Ban Parking on Uptown Streets, Alderman's Plea
Aims Blast at Drivers from Farther North
Directing a broadside at automobile drivers of Evanston, Rogers Park, and North Edgewater, who, it is claimed, park their cars in the Uptown Chicago business district and then take the Wilson avenue elevated to the loop, Ald. Jobe A. Massen (49th) is seeking an ordinance to abolish parking in specified streets of the Uptown district. This measure, which is the first of its kind ever attempted, expresses the [unclear] of the Uptown businessmen.
Ald. Massen proposes to end this menance by precuring the [unclear] of the council of an ordinance prohibiting parking on Broadway between Montrose Avenue and Ainslie street, on Lawrence avenue between Magnolia and Hazel avenues, and Leland avenue between Broadway and Sheridan road, and on Wilson avenue between Magnolia and Hazel avenues, and would have the parking ban in effect between the hours of 7 and 10 am.
Ald. to Business Men
Enforcement of such an ordinance would, Ald. Massen determines, break up the current all day parking practice and would restore to the use of customers of Uptown Chicago business a tremendous amount of curb space during the course of every business day. At present, it is explained, this space is now used only for dead storage purposes.
"It must be remembered," Ald. Massen says, "that curb space used by an automobile parked all day is used only once during the day while curb space devoted to customers is used by many persons during the course of a day."
According to Ald. Massen, a recent [survey] of the automobiles parked on one side of Broadway in a block of Uptown Chicago established the fact that out of 20 cars found parked there early in the forenoon 14 were owned in Evanston and remained parked all day. He says there is no doubt drivers from Evanston, Rogers Park and North Edgewater are using the Wilson ave vicinity as a storage center.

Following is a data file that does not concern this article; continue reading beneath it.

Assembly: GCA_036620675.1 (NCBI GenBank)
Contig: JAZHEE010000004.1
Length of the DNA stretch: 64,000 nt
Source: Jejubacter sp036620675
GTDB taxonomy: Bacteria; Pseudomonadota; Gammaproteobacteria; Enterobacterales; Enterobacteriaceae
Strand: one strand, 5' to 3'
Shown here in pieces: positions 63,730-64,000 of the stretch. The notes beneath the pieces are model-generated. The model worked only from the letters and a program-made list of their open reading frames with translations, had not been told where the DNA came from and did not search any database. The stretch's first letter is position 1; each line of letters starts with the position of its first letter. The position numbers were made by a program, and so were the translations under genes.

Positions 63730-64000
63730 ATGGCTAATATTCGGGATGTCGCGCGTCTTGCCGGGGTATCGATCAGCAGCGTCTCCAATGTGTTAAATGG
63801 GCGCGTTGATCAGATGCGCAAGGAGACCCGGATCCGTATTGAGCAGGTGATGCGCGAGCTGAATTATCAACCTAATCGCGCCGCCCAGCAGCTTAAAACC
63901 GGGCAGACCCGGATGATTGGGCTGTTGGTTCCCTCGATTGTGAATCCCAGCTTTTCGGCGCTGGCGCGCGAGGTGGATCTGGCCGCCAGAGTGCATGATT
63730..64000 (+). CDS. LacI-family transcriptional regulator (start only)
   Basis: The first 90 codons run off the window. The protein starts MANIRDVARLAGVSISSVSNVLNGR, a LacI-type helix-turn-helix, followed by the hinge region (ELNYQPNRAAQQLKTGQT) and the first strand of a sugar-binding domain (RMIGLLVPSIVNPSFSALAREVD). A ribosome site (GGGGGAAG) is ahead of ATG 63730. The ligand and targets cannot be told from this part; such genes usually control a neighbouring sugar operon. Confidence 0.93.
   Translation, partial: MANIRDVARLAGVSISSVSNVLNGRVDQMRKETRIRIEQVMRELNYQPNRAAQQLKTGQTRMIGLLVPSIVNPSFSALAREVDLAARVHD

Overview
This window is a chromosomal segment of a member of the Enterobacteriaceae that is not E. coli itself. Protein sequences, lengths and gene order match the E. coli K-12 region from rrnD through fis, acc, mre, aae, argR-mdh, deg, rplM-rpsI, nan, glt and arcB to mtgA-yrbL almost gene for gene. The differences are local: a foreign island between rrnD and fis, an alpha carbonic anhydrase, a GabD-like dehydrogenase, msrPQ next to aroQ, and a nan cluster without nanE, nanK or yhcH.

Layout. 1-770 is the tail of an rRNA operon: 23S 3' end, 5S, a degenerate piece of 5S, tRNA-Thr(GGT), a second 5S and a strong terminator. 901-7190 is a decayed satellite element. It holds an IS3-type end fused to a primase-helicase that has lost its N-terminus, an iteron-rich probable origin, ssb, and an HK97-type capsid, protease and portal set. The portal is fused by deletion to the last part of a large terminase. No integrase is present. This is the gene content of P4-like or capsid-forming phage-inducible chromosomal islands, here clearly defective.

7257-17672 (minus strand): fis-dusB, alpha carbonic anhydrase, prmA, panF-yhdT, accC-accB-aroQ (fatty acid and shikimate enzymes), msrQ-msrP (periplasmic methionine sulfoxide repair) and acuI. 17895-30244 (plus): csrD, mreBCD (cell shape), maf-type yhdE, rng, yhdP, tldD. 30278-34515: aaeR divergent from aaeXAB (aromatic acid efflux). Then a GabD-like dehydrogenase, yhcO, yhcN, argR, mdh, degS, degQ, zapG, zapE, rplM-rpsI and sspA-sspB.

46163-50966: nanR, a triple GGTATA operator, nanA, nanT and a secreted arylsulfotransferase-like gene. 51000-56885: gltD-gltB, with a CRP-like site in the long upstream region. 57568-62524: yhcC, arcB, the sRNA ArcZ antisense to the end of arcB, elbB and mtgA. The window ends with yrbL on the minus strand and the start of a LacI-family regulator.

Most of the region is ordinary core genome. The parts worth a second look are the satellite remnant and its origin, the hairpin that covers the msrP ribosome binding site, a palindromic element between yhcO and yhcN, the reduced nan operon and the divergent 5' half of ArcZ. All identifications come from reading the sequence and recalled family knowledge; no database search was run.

Calls it a Difficult Problem
The traffic and parking problem is the most difficult local problem with which I am compelled to deal," declares Ald. Massen. "Scarcely a day goes by without some busines man urging me to procure the enactment of a no parking ordinance covering the stret immediately in front of his place of business.
"If I had acceded to every request of this sort, there would be no spot in the central Uptown business district where anyone could park. The average business man wants no one to park in front of his place of business, but seems to expect that parking be permitted everywhere in the vicinity of his place as long as it is in front of establishments conducted by other business men."